The cross-talk between LncRNAs and JAK-STAT signaling pathway in cancer

Ahmed Hjazi, Rasha Fadhel Obaid, Sally Saad Ali, Bekhzod Abdullaev, Hashem O. Alsaab, Huldani Huldani, Rosario Mireya Romero-Parra, Yasser Fakri Mustafa, Beneen M. Hussien, Sarah Jaafar Saadoon

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Long non-coding RNAs (lncRNAs) are non-coding RNAs that were transcribed from the human genome and have become important regulators in a number of cellular activities, mostly via controlling gene expression. A growing body of evidence shows that lncRNAs regulate various factors to impact various biological activities that are related to tumorigenesis, including the Janus kinase (JAK)-signal transducer and activator of transcription (STAT) pathway. lncRNAs influence the JAK-STAT signaling pathway either by directly targeting or via indirectly modulating other upstream or downstream pathways' components like members of the suppressor of cytokine signaling (SOCS) family, and other genes that regulate cell proliferation, apoptosis, migration, invasion, and epithelial-mesenchymal transition. Furthermore, lncRNAs can act as downstream effectors of the JAK-STAT pathway and mediates tumorigenesis. The relationship between JAK-STAT signaling and lncRNAs differs among various types of cancers. Besides, lncRNAs, as biological molecules, have been shown to play a dual role in either tumorigenesis or tumor suppression in various cancers. In this review, we focus on the reciprocated regulation and functions of lncRNAs and the JAK-STAT signaling pathway in cancer, as well as narrate the latest research progress on this association. A deeper understanding of this correlation may simplify the recognition of potential targets for clinical therapeutics.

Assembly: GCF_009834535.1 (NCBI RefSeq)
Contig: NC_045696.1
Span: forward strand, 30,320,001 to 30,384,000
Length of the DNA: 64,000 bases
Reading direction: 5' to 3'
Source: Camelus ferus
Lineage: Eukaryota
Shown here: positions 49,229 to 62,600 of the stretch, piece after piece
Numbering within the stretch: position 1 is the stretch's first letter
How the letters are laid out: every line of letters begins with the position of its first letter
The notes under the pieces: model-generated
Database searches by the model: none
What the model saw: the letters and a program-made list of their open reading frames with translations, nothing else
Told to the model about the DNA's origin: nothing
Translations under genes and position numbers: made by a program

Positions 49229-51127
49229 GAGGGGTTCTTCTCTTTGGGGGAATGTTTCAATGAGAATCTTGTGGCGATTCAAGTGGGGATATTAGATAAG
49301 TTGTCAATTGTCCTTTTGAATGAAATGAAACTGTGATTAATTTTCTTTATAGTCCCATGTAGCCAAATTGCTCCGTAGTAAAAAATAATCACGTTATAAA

Idioma originalInglés estadounidense
PublicaciónPathology Research and Practice
EstadoIndizado - ago. 2023

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© 2023 Elsevier GmbH


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